A new book has just been published by Dr Katherine Butler, post-doctoral researcher in the Faculty of Music and Research Assistant on the AHRC-funded ‘Tudor Partbooks’ project. Entitled Music in Elizabethan Court Politics, it has just been relased by Boydell and Brewer.
Queen Elizabeth I (1558–1603) had a strong reputation for musicality; her court musicians, Thomas Tallis and William Byrd, even suggested that music was indispensable to the state. But what roles did music play in Elizabethan court politics? How did a musical image assist the Queen in projecting her royal authority? What influence did her private performances have on her courtships, diplomatic affairs, and relationships with courtiers? To what extent did Elizabeth control court music, or could others appropriate performances to enhance their own status and achieve their ambitions? Could noblemen, civic leaders, or even musicians take advantage of Elizabeth’s love of music to present their complaints and petitions in song?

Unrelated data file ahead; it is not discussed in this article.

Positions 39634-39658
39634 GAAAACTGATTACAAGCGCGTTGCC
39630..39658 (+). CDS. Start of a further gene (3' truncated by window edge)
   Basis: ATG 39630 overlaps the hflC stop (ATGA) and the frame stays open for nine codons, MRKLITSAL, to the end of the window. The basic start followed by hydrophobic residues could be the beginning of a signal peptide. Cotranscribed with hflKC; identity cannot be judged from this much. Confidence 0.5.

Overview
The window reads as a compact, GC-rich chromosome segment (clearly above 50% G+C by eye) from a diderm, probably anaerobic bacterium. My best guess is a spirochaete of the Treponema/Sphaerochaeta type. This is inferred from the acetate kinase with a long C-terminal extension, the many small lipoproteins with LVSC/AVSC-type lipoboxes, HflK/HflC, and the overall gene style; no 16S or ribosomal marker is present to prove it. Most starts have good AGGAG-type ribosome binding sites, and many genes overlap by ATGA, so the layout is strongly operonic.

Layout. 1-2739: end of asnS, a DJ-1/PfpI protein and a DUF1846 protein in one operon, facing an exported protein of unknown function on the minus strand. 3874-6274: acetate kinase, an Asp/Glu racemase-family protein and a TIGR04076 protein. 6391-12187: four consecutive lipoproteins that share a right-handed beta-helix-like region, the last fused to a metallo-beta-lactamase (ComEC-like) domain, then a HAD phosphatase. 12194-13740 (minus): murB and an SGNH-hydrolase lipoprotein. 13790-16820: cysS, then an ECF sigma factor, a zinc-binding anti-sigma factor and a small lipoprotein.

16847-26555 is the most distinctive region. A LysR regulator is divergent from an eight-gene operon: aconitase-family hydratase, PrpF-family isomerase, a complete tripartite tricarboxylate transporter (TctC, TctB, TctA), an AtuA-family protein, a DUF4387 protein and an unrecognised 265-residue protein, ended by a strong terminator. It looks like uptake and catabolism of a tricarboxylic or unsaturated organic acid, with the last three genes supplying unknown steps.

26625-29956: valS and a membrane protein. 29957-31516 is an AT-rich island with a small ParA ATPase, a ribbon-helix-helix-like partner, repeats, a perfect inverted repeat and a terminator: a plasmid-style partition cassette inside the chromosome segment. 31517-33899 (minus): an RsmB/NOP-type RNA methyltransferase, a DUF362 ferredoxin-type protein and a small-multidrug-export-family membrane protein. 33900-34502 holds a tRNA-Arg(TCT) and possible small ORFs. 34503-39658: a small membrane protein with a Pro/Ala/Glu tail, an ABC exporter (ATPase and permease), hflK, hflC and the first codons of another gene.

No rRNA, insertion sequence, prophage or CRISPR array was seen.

This book unravels the connotations surrounding Elizabeth’s musical image and traces the political roles of music at the Elizabethan court. It scrutinizes the most intimate performances within the Privy Chamber, analyses the masques and plays performed in the palaces, and explores the grandest musical pageantry of tournaments, civic entries, and royal progresses. This reveals how music served as a valuable means for both the tactful influencing of policies and patronage, and the construction of political identities and relationships. In the late Tudor period music was simultaneously a tool of authority for the monarch and an instrument of persuasion for the nobility.